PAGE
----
High winds and heavy rain hit the island of Puerto Rico as a result of Hurricane Fiona, which made landfall Sunday afternoon.
The storm rocked the island almost five years to the day after Hurricane Maria made landfall.
Maria was the deadliest natural disaster on U.S. territory in 100 years.
Myriam Lorenzo, the co-founder of Stronger Than Maria, a charitable organization created as a result of Maria, said, "At least the communication has been better than Maria. During Hurricane Maria, there was no communication at all."
Lorenzo said she struggled to sleep Sunday night as heavy waters crept underneath her door.
She lives in Aguadilla which is on the northwestern coast of the island.
"We've been getting water [in] the house because it goes under the doors, but we have a couple of trees, like our avocado tree is down, our bananas our plantains are down because we have a little farm around the house," she said.
As the co-founder and president of the charitable organization Stronger Than Maria, she is responsible for reaching out to members of her community to make sure they are okay, along with replenishing supplies and helping to rebuild what was lost.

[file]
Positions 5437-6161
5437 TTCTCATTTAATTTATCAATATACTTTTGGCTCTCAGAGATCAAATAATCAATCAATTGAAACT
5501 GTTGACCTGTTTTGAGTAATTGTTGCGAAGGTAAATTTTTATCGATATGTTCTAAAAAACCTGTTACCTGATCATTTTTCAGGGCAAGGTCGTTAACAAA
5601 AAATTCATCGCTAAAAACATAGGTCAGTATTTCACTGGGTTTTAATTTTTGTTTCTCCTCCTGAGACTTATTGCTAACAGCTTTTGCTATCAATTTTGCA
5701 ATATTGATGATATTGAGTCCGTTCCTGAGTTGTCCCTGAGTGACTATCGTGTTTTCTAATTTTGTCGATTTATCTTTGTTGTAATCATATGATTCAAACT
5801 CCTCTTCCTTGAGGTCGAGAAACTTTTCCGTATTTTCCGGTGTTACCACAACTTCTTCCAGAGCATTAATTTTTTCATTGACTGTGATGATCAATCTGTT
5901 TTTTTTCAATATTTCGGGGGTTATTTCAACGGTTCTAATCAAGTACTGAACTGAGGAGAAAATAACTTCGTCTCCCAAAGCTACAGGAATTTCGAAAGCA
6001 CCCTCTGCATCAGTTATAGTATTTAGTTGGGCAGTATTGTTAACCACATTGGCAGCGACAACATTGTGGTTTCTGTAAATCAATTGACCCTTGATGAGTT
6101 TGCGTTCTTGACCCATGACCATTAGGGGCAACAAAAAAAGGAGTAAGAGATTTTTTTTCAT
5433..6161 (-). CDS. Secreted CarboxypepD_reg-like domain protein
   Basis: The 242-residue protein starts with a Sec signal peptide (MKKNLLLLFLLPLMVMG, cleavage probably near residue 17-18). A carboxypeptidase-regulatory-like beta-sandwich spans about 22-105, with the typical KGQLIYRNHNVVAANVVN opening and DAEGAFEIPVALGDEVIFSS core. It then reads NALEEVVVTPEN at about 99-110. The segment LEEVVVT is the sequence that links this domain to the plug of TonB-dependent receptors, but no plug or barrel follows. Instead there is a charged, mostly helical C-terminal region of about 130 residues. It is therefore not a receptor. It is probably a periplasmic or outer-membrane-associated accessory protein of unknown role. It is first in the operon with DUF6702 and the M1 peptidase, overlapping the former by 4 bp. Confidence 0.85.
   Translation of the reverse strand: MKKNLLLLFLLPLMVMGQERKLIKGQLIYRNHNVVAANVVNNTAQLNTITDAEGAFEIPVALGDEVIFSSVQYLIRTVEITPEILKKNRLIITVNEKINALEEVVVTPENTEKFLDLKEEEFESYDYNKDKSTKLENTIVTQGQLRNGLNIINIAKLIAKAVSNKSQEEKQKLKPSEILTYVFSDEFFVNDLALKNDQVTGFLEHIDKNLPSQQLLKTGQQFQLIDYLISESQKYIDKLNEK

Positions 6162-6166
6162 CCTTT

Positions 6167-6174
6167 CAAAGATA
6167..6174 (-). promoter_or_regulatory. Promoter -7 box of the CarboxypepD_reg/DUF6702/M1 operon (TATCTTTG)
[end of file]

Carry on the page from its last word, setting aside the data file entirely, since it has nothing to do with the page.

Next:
"There is house almost under water, there is more than four or five feet of water, the rivers are coming in, you know, and they will continue to flood because we still have rain," Lorenzo said.
She said the key to keeping constant communication with loved ones in Puerto Rico that are dealing with a fragile power grid is to rely on solar chargers.
"Right now, all of Puerto Rico you can hear probably the electric, the generator going on because that's the way we are doing things right now," Lorenzo said.
Over the last five years, Stronger Than Maria has helped rebuild 629 homes with just the funds from the organization, according to Lorenzo. She said she already has teams on the ground cutting trees in an attempt to stay ahead of the damage.
Members of her team will be surveying nearby towns and assessing the damage so they can figure out what supplies are needed.
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